Sunday, 17 April 2016

From Nottingham to Imperial College

I completed the preparation work for the BCPS residential weekend at Nottingham and duly attended the meeting.

The solving tourney comprised 11 chess problems and one endgame study. I knew that at least one former World Chess Solving Champion (Michel Caillaud of France) would be taking part, so I had to make it tough. Nobody solved the endgame study (a nice original by Steffen Slumstrup Neilsen of Norway) and Michel also failed on the more-mover, so perhaps the whole tourney was too tough? In the event it was Michael McDowell who came first, with 51 points out of 60 and Michel came second on 46.5. As Michael was the top-placed British solver, he also won the Ron Brain Cup for yet another year.

The first six problems were all two-movers - directmates, selfmates and helpmates - and formed a tourney within a tourney for those who just wanted to solve shorter problems. Of the three solvers who elected to take part in this minor competition, Barry Barnes and David Shire both handed in their solutions within the first hour, Barry being faster. Neither of them scored full marks, both dropping points on one of the selfmates, but, as Barry was less careless than David, he took the first prize.

I proposed the theme for the Fairy composing tourney, the challenge being to compose problems using the Checkless Chess fairy condition, with or without fairy pieces but with no additional fairy conditions being added. As I decided many years ago not to judge composing tourneys we managed to persuade Stephen Emmerson to do the honours. Stephen wasn't actually at the meeting, but the entries (10 of them) were transmitted to him by email early on Sunday night. His award arrived sometime late on Sunday night while I was in the bar chin-wagging with Neal Turner. The top-placed problems were by Michel Caillaud, Michel Caillaud, Christopher Jones and Michael McDowell.

The solving tourney wasn't the only thing that was difficult. Steve Giddins concocted a trivia quiz around the Inspector Morse TV stories and John Rice presented a chess-themed crossword.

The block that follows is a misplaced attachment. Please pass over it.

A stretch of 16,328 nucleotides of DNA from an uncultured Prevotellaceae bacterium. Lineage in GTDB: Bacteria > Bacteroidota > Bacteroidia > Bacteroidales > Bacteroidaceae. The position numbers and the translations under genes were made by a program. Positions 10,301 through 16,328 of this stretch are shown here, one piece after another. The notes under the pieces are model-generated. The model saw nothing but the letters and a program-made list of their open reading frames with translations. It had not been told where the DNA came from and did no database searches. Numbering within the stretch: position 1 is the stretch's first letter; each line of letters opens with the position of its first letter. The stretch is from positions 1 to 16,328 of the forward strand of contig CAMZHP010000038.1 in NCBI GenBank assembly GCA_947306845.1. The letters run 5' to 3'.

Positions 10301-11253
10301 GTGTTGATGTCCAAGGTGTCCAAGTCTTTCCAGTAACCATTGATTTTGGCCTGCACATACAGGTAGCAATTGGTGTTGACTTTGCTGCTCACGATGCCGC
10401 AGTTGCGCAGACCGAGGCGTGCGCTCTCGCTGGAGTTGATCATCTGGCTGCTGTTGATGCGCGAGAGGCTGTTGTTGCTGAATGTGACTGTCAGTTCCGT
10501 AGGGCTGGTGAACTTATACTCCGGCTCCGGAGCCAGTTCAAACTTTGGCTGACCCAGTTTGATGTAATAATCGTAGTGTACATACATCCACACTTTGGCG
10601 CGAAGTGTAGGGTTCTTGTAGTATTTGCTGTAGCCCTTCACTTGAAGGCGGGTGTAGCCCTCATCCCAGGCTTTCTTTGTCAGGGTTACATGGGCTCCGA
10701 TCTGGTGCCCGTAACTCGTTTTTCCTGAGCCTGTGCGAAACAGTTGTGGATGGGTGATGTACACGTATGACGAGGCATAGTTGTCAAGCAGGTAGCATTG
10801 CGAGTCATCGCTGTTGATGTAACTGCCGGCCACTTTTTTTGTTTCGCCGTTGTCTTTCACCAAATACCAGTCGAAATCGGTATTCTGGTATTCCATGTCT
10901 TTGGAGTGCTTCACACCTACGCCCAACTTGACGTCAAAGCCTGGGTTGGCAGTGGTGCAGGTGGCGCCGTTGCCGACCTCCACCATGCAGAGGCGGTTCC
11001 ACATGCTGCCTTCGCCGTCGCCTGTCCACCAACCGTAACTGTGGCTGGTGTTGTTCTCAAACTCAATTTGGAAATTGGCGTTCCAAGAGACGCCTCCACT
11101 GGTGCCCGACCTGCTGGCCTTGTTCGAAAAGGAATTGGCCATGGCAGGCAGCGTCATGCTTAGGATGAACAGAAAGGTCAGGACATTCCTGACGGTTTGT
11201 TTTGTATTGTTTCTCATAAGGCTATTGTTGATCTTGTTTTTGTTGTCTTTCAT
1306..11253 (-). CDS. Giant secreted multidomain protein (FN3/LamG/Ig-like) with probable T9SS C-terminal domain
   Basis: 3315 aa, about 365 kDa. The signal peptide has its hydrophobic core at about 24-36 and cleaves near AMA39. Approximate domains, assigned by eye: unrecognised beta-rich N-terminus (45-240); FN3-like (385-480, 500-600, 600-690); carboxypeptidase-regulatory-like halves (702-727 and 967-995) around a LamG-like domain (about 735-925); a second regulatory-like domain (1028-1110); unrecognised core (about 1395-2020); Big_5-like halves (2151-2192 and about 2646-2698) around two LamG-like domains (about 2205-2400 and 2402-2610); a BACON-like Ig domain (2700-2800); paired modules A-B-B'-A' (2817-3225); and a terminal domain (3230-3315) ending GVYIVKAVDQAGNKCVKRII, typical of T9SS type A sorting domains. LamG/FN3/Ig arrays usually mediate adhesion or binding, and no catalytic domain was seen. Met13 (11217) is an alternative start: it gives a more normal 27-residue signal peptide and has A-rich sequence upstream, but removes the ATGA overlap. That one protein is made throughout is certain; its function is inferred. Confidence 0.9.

Of course, the meeting was about far more than competitions. We had several lectures. John Rice gave a talk about the late Jeremy Morse. Steve Giddins also talked about Jeremy, showing two of his endgame studies together with two studies by the late Adam Sobey. Neal Turner talked about his mind-bending speciality of SAT and grasshopper kings. Barry Barnes talked about another recently-deceased composer - the great Valentin Rudenko of Ukraine. We even had the unexpected pleasure of a brief visit from John Ling, who gave a very short presentation of one of his favourite problems by Comins Mansfield.

All in all, it was a very enjoyable weekend, despite some difficulties encountered in the hotel.

I am now in the middle of preparing a solving tourney for an ECF Junior event taking place at Imperial College in London on Wednesday next week. The juniors will have mates in one, mates in two, selfmates in two and helpmates in two to challenge them. Just two rounds of that to do now.

This afternoon I have done more work on my new website. I have now included all the endgame study material from the existing site and also added four further columns from my series in Chess, taking that collection up to the end of 2011. When time permits I shall start moving the chess problem material to the new site.

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